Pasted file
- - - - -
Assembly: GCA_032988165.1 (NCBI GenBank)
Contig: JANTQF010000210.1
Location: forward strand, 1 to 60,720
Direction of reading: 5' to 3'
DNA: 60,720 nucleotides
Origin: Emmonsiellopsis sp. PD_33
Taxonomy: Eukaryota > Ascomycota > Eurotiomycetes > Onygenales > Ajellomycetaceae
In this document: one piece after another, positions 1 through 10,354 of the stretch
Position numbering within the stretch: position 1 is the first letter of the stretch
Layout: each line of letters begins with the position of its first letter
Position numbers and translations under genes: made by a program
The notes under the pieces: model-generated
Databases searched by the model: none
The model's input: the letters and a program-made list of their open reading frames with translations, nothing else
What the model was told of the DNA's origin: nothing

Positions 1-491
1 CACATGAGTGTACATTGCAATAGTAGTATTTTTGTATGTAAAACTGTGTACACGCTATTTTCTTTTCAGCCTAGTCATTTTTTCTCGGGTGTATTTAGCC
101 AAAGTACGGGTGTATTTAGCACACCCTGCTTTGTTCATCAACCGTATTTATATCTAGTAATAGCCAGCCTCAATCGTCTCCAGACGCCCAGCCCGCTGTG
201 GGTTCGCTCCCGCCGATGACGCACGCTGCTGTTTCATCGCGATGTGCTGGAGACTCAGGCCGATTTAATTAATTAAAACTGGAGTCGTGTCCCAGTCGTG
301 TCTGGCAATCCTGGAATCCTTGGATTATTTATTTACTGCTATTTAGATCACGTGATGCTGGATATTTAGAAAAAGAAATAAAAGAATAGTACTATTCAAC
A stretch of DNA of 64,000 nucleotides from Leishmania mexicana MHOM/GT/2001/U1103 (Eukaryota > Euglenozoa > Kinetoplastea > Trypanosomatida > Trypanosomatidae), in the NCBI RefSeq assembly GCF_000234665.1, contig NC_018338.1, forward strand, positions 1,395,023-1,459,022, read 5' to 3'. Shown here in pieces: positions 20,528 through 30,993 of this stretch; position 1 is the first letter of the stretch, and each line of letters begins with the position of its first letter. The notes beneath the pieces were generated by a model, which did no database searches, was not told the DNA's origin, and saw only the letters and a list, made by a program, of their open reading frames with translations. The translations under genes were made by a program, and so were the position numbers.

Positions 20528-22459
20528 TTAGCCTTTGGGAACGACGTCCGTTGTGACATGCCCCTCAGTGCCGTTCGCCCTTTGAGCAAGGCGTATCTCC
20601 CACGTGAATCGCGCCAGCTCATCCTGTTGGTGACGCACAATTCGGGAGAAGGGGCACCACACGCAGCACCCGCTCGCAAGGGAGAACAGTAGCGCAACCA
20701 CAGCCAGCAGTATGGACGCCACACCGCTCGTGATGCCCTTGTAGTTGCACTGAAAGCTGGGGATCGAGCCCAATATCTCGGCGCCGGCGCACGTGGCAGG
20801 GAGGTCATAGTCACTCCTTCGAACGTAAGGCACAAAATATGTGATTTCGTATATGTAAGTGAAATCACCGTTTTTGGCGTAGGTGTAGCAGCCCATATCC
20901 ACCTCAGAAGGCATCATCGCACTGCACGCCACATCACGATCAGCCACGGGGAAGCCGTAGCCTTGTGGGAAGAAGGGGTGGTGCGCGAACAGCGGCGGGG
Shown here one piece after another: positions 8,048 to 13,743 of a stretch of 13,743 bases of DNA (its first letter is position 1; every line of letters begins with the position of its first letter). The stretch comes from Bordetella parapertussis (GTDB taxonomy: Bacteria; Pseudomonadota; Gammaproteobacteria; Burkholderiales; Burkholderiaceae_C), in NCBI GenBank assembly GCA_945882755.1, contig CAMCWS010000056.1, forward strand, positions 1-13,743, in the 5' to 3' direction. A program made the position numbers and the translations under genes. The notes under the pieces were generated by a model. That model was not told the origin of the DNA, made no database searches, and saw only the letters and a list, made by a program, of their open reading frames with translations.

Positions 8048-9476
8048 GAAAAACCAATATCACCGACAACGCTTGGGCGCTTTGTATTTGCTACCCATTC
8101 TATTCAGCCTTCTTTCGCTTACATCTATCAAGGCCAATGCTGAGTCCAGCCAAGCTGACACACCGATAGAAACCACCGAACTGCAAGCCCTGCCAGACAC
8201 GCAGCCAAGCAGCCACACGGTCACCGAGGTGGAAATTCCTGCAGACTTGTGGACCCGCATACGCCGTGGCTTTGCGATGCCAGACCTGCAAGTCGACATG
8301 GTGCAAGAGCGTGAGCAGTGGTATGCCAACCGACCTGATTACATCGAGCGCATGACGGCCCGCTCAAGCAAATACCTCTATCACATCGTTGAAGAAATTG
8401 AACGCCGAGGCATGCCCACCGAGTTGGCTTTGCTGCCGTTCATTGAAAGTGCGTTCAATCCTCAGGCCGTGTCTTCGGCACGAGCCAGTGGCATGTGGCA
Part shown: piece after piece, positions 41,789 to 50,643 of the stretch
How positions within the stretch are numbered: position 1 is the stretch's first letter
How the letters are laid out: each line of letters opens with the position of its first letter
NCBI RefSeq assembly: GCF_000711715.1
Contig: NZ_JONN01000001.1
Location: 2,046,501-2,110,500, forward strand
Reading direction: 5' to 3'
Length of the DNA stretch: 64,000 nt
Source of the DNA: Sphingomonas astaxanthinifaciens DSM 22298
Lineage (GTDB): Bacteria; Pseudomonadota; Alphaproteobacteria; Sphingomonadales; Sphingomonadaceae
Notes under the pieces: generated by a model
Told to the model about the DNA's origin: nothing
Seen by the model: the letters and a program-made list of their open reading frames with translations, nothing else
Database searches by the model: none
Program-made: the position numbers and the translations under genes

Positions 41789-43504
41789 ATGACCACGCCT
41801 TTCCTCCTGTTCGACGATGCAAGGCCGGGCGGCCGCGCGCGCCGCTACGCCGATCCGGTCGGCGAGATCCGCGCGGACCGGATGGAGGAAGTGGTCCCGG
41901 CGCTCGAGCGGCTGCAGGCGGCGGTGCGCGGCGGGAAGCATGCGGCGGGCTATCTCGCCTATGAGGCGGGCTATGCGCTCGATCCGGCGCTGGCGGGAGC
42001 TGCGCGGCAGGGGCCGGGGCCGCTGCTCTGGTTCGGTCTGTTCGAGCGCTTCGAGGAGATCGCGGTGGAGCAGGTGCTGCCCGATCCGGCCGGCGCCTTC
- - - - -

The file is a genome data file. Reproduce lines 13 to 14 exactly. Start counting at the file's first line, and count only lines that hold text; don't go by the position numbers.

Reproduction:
Databases searched by the model: none
The model's input: the letters and a program-made list of their open reading frames with translations, nothing else